The third-year center has failed to top the 13-point plateau in each of the past five games and he hasn’t cracked double-digits in rebounds either. Last season, in contrast, the 21-year-old averaged 14.5 points and 7.3 rebounds per game for the Pacers, setting the stage for a significant step forward in the first season without Paul George in the lineup.

Sometimes when you miss games, it sets you back and you lose your rhythm,” Pacers coach Nate McMillan said. “He had some shots that he’s very capable of making. I told him, ‘Don’t get down on yourself. Keep shooting the ball. That rhythm will come for you.'”

There’s more from the Central Division:

  • It’s coming, but the Cavaliers are still adapting to life without Kyrie Irving, Terry Pluto of The Plain Dealer writes. There has been a noticeable hole in Cleveland’s attack at the point, although injuries to Isaiah Thomas and Derrick Rose have played a large part of that.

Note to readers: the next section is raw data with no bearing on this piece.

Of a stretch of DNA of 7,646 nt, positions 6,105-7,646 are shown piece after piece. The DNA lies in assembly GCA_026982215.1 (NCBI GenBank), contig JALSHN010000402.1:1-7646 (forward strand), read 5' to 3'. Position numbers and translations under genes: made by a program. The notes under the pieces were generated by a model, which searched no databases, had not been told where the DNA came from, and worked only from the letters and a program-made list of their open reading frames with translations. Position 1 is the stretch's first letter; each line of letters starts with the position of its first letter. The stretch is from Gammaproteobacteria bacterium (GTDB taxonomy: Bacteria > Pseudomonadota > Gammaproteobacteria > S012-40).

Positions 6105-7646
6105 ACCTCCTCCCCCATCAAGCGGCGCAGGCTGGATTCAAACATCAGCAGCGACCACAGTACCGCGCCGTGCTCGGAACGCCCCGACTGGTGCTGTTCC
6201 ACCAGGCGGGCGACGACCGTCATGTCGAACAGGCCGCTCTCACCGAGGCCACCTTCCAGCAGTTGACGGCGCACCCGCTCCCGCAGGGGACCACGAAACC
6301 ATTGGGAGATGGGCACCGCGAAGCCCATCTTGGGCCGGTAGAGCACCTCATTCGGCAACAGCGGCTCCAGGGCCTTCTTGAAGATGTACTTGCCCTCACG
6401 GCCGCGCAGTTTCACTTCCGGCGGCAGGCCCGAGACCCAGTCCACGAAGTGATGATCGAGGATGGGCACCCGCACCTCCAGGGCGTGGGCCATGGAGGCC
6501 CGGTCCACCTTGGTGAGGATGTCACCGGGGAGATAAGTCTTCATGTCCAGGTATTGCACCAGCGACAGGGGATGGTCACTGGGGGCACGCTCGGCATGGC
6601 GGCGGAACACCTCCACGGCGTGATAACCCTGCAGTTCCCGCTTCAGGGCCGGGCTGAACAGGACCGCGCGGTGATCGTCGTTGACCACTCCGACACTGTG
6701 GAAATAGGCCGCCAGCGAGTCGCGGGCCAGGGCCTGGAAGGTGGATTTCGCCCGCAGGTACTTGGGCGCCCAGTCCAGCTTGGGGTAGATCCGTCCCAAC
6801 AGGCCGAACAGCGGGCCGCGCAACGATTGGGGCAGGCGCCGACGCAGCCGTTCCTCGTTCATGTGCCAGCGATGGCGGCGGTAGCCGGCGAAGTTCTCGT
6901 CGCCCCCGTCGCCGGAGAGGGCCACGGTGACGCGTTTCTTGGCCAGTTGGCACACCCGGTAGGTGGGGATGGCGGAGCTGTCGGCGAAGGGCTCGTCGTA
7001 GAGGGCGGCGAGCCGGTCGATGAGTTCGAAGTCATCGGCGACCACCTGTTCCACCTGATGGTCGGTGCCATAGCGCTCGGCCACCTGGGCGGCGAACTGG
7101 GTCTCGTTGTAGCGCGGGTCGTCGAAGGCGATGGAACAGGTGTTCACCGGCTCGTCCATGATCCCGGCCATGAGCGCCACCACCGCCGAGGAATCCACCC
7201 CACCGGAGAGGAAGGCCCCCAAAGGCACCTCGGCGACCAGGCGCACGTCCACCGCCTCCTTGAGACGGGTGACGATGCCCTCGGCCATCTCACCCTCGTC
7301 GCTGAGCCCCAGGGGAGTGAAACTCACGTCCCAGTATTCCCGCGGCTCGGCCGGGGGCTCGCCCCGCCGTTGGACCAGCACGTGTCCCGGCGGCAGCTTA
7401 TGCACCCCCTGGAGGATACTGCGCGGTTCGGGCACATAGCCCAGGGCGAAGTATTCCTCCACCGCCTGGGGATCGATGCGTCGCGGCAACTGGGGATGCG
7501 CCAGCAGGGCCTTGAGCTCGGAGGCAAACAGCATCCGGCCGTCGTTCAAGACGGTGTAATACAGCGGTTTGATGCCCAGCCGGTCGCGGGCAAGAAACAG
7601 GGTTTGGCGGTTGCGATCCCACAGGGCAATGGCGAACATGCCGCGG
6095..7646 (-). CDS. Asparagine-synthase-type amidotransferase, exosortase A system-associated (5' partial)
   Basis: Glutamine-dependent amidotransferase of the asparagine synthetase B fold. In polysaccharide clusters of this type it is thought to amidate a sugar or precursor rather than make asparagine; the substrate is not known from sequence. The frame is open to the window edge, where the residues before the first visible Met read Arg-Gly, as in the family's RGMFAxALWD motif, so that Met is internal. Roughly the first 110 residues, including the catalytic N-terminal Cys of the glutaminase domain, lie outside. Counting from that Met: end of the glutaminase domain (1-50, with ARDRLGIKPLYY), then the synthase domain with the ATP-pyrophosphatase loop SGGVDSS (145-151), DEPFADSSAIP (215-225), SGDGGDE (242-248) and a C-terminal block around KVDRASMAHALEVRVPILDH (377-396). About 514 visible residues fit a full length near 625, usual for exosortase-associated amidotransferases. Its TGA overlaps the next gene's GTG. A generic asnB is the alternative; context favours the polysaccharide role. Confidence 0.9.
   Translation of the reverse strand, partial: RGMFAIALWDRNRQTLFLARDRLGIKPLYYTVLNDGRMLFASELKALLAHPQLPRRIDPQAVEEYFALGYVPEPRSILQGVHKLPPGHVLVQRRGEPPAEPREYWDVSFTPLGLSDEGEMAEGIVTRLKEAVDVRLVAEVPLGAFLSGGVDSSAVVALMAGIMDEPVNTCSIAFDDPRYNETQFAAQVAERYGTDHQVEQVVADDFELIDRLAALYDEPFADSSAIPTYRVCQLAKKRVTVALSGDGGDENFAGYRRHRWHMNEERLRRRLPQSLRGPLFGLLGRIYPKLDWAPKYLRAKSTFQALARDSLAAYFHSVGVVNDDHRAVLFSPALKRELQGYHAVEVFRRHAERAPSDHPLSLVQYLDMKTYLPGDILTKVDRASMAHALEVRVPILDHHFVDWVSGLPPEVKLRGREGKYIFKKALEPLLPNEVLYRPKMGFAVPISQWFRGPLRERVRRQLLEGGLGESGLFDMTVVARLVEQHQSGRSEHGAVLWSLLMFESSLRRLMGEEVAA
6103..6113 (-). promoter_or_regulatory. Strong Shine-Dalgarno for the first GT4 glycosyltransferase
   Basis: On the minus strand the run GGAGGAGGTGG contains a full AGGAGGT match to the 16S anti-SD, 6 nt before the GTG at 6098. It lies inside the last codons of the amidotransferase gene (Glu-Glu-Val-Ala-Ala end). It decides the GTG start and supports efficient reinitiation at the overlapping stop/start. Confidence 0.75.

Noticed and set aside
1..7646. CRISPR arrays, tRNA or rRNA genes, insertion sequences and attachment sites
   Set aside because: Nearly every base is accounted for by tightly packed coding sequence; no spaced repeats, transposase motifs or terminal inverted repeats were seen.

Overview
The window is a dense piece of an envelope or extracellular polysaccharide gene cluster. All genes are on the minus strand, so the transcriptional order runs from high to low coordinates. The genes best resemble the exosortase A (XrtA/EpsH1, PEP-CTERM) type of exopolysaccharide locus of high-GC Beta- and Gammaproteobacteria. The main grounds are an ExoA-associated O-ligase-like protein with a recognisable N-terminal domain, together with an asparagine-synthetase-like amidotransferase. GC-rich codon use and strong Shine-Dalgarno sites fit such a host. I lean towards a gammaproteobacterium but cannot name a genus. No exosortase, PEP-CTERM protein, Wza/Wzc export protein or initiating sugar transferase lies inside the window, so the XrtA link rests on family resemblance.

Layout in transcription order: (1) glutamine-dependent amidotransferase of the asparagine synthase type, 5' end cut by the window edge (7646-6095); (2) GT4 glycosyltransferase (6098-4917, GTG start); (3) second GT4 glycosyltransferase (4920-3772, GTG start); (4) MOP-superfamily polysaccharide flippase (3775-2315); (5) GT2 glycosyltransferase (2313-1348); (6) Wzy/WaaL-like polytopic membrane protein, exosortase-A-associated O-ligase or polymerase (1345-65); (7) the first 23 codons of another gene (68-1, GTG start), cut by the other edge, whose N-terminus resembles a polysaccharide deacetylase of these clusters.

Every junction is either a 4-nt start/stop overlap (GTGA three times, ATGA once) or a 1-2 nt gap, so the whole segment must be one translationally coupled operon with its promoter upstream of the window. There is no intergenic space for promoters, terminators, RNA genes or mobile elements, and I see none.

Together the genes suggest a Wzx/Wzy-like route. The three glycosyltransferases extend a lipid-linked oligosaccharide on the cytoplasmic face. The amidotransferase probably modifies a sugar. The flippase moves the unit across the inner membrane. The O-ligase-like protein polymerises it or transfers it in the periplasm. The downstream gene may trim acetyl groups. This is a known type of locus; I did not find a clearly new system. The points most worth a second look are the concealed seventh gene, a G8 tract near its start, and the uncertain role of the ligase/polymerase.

• The Cavaliers will turn to Jose Calderon to fill a gaping hole at the point guard position, Joe Vardon of writes. The 36-year-old has only played 6.7 minutes per game for the Cavs this season.
  • The rehabilitation process inherent with Isaiah Thomas‘ hip injury has helped the player build a unique sense of respect with the Cavaliers franchise. “I’m protecting myself, so, even if they wanted me to hurry back, I’m not going to hurry back, just because I’ve got a long career ahead of me and an important summer as well,” Thomas, a pending free agent, told Joe Vardon of “So, I’ve got to make sure I’m 100 percent healthy before I step out on the floor. But these guys have not rushed me one bit. They’ve taken their time with me and I appreciate that. Because most teams, they want you out there, especially if things aren’t going well.

Central Notes: Portis, R. Jackson, Vaughn, Turner

Bulls forward Bobby Portis will be eligible to return from his eight-game suspension on Tuesday, but there’s no guarantee he’ll get playing time right away, tweets Vincent Goodwill of NBC Sports Chicago. Coach Fred Hoiberg responded, “We’ll see,” when asked whether he plans to use Portis in that game.